Wednesday 13 January 2010

Time to reflect on traditional (distribution) windows?

I read with interest a blog written by Willian Patry, a senior copyright lawyer with Google (although his blog is completely independent from his employer), about how the actions of a certain major film studio have driven him to cancel his Netflix subscription. You can read his blog here.

Netflix is a US subscription service which is broadly equivalent to the UK's Lovefilm service and offers DVD and Blu-ray disk rental by mail. If you sign up to a monthly subscription plan one of the great benefits is that no late fees are payable, no matter how long you keep a DVD (provided you return it before your subscription expires!).

According to Patry, Netflix agreed with Warner to a 28 day embargo on renting the latest movies, in exchange for reduced DVD purchase costs. As a result Patry has cancelled his subscription and observes that "Netflix's new business model is, apparently, the old business model of businesses first, consumers last". Patry also adds that "I expect the new business model will also be bad for Netflix and the studios. Instead of watching movies, I will do something else.".

It seems to me that the deal could also have another unintended effect. Old business models do not legislate for the advent of high-speed broadband, the ubiquity of pirate sites and the ease and speed with which infringing content may be viewed online. If consumers know that content is available legitimately in one form or other (in this case via physical sales of DVDs) but cannot obtain such content when they want it or how they want it (in this case via download, streaming or rental of a physical copy), surely they may be driven towards illegal sources. Piracy is so rife that in any event one may expect a distribution strategy to involve making it as easy as possible for consumers to obtain a legitimate copy of the content, via as many mediums as possible. Warner seems to have chosen the reverse strategy.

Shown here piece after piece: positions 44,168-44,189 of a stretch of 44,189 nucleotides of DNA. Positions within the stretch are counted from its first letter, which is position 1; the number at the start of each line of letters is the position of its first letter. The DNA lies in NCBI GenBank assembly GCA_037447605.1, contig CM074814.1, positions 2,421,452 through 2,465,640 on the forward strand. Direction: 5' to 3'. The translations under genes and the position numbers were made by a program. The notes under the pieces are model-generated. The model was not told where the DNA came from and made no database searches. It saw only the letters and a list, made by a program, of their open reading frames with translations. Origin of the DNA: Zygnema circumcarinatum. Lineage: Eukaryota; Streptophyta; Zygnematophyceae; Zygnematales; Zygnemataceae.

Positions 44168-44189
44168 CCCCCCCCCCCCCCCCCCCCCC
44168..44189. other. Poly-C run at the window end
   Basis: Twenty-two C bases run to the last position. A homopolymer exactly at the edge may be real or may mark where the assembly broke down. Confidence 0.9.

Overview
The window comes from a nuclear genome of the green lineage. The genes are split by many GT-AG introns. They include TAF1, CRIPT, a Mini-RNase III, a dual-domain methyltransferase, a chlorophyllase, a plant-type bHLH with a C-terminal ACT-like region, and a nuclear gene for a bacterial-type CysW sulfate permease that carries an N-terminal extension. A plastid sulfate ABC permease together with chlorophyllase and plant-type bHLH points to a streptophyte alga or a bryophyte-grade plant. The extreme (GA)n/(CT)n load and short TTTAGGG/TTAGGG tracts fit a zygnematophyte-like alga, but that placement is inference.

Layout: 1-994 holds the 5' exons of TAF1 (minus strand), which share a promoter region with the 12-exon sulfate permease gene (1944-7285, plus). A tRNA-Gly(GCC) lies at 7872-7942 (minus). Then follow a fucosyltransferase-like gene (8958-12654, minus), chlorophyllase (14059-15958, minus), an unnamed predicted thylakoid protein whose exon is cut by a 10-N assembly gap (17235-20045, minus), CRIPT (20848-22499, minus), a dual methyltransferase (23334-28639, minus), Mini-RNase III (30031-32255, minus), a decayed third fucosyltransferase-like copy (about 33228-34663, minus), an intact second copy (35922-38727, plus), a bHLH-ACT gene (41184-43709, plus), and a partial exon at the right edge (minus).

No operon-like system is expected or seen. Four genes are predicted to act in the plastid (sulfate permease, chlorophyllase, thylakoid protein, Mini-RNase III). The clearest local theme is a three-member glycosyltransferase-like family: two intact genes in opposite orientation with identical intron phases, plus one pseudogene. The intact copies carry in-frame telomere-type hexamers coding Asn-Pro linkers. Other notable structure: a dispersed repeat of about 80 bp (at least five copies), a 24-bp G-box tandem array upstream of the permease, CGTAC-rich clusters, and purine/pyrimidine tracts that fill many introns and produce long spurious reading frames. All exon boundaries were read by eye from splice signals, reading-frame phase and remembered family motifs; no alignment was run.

This comes as a surprise because Warner are leading the move towards day-and-date VOD releases and are generally seen as quite innovative, all of which makes their arrangement with Netflix more puzzling. However, we must assume that the economics work in each party's favour. See here and here for two examples of WB taking the lead on distribution strategies.

South Korea provides an interesting case study. In South Korea 95% of households have a broadband connection, making it the most "connected" country in the world (source here), and it also has some of the fastest broadband speeds in the world, with speeds of 49.50 megabits per second (source: "Speed Matters" report released by CWA in August 2008 as quoted by USA Today, 20th August 2009). In 2008 Warner Bros., the last major studio to have a home video and DVD unit in Korea, withdrew its operations. Its move was seen to cap a steady withdrawal of Hollywood studios' home video and DVD units, hurt by the slowing sales and continued illegal downloading of videos on the Web. "The Korean video and DVD Market was valued at 100 billion won in 2003 but began to decline in 2004, undermined by the growing availability of online download services, many of which were illegal. In 2007/8, the home video and DVD market was estimated at 56.9 billion won" (source: The Korea Herald, 12th November 2008).

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